Filtering Taxonomies

Whether your organization requires a single taxonomy or ontology covering all aspects of your business or multiple taxonomies, the ability to filter and choose what is delivered can reduce the amount of work it takes to surface the appropriate concepts. In addition, it allows for a customized user experience without the back-end work of customized taxonomies.

The ability to filter a taxonomy by a given property is an easy, non-invasive way to consolidate terms for output which can be applied and ready for use within a taxonomy or ontology management tool. For example, a simple Boolean flag could be placed on a concept, such as Ready for Publication: True/False. Likewise, a designated property with a list of organization-specific workflow statuses, business units, months of the year, or any other filtering property appropriate to the organization can be added and set once or changed over time as the concept moves through its workflow. Such a flag or property can be added to a whole taxonomy, a branch of the taxonomy, or concepts spread across one or more vocabularies. In our ontology management system, Graphite, we have the notion of a Collection. Essentially, this is a metadata property which can be applied to any concept in one or more vocabularies to act as a grouping and filtering mechanism for viewing within the system or exporting to other systems.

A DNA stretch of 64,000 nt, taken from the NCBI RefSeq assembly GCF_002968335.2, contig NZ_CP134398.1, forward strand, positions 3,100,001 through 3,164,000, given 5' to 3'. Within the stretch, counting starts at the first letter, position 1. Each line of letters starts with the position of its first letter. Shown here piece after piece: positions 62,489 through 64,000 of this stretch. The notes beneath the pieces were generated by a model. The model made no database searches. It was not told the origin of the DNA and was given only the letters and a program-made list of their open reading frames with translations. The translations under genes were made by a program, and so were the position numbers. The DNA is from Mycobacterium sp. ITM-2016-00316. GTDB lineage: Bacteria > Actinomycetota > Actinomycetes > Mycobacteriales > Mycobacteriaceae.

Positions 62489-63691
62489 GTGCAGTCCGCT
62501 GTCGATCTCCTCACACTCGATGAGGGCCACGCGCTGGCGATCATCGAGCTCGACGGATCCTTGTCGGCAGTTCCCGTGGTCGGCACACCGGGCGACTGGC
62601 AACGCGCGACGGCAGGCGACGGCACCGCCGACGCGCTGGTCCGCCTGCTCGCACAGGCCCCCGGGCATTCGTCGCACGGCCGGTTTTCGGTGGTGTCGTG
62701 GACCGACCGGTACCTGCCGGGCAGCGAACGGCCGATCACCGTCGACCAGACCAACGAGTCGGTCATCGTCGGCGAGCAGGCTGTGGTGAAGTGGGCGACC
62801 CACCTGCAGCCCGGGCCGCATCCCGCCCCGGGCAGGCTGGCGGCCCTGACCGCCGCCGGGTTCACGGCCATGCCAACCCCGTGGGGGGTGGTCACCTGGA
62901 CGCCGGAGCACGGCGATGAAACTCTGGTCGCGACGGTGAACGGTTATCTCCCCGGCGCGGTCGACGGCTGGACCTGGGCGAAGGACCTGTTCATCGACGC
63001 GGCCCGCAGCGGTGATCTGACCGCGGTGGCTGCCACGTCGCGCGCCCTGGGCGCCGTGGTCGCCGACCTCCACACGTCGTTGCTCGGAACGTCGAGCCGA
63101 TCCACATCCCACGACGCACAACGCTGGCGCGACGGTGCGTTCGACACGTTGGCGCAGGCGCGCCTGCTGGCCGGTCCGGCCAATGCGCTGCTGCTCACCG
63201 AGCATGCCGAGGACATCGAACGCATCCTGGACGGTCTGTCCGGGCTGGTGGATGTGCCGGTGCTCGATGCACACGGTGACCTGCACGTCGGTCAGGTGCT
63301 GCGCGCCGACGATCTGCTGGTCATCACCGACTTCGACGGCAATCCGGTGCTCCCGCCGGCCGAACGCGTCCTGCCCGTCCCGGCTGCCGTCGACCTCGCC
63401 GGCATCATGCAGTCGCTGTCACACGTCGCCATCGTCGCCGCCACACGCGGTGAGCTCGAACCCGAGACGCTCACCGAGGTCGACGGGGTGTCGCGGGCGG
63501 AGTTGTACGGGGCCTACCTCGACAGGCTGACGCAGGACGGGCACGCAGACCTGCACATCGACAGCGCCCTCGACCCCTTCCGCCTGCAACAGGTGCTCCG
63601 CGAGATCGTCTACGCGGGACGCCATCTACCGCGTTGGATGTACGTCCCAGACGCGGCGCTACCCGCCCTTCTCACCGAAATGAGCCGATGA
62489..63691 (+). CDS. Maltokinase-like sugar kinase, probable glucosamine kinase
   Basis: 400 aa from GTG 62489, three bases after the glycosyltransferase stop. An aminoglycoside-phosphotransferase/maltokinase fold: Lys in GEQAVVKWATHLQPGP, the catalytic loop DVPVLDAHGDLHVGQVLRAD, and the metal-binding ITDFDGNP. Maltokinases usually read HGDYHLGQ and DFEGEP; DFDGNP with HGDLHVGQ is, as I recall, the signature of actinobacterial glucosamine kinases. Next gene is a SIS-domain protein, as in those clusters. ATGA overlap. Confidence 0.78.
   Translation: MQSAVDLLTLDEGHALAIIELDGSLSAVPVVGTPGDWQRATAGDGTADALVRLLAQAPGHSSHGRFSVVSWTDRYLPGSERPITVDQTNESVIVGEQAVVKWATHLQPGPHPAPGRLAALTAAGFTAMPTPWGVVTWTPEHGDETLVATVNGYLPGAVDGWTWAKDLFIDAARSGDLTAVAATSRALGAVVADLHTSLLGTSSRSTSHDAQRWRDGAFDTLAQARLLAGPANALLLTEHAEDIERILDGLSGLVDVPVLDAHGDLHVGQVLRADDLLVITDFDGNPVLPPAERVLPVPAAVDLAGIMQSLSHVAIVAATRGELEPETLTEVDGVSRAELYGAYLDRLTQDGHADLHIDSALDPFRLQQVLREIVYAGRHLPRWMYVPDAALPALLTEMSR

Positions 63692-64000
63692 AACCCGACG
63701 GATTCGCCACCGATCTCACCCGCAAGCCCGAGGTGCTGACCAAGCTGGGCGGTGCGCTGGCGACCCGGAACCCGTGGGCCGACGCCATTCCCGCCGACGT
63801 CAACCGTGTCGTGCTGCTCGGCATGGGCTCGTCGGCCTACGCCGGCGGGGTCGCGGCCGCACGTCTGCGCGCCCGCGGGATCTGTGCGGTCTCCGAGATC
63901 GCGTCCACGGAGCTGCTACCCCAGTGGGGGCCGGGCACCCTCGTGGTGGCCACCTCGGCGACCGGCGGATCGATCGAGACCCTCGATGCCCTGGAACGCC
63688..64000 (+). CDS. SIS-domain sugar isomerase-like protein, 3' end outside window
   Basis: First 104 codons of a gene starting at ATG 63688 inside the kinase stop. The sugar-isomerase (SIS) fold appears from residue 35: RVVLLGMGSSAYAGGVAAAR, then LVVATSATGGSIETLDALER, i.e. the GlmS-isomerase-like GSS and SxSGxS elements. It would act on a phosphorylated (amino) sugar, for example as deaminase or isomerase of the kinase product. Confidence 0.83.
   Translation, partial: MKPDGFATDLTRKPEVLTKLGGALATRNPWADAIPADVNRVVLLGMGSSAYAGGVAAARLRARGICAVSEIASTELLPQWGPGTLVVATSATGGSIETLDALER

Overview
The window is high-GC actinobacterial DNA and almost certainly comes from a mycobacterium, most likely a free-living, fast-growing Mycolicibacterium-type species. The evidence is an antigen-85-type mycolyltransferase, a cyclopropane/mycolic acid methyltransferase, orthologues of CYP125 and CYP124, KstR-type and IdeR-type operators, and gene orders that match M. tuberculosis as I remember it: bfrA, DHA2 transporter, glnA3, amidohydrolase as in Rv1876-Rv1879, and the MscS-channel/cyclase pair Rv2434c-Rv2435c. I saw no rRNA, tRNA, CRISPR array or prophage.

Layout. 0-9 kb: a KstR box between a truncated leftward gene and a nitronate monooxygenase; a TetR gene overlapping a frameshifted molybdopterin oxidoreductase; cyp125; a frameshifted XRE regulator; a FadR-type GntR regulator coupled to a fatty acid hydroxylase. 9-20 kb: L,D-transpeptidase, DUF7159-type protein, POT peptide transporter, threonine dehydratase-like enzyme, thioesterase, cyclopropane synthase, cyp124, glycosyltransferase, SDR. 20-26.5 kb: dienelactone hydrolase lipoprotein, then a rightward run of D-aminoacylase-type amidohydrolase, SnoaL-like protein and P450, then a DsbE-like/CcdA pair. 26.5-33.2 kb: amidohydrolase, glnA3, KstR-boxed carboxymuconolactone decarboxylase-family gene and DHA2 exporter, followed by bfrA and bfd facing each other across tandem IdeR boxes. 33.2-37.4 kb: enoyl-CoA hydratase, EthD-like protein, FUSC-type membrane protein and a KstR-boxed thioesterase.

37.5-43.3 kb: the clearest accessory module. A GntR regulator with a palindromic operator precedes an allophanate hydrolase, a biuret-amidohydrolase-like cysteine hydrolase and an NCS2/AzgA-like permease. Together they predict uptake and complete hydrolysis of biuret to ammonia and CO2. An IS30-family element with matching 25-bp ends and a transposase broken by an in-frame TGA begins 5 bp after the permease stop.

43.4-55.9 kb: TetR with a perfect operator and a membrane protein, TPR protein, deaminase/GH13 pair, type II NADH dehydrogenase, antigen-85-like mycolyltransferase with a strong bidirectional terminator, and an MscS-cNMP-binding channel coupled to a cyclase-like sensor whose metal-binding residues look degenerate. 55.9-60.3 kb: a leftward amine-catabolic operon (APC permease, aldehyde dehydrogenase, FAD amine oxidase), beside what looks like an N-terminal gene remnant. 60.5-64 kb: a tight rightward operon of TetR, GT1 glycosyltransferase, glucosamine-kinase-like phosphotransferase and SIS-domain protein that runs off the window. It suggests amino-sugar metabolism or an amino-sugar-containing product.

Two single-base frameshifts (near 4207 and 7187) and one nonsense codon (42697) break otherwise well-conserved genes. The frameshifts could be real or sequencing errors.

While these properties can be grouped and viewed within a taxonomy or ontology management system, the real practical application is the ability to output based on one or more of these properties and sending them to consuming systems via APIs or exported reports. For example, if an organization had COVID-19-specific terminology scattered across multiple vocabularies, regardless of their organizational strategy, the ability to group these concepts from their various locations and surface them in an application quickly developed to provide information to consumers is invaluable.

While the use of APIs is typically a cleaner and less invasive way to filter and port concepts to their consuming applications, another option is to set up report parameters within the tool, save them as a reusable query, and schedule exports in the desired format to be ingested by the target system. While exporting and ingesting files is not as elegant, it can be useful if the reports are run infrequently because they require fewer updates or there is less dynamic change. Similarly, it may be a matter of who is performing the updates to the system. In an environment in which business users can upload files for use but do not have technical support, providing file-based taxonomy extracts might be more appropriate.

The ability to deliver the right terms at the right time is an important aspect of taxonomy development and deployment. If users can see a selected subset of a controlled vocabulary, especially if the properties used to do the filtering can be mixed and matched, delivering highly customized and seemingly complex varieties of a taxonomy does not need to be highly customized and complex on the back end. Since taxonomies are never done, delivering appropriate terms to users makes a taxonomist’s life a little easier.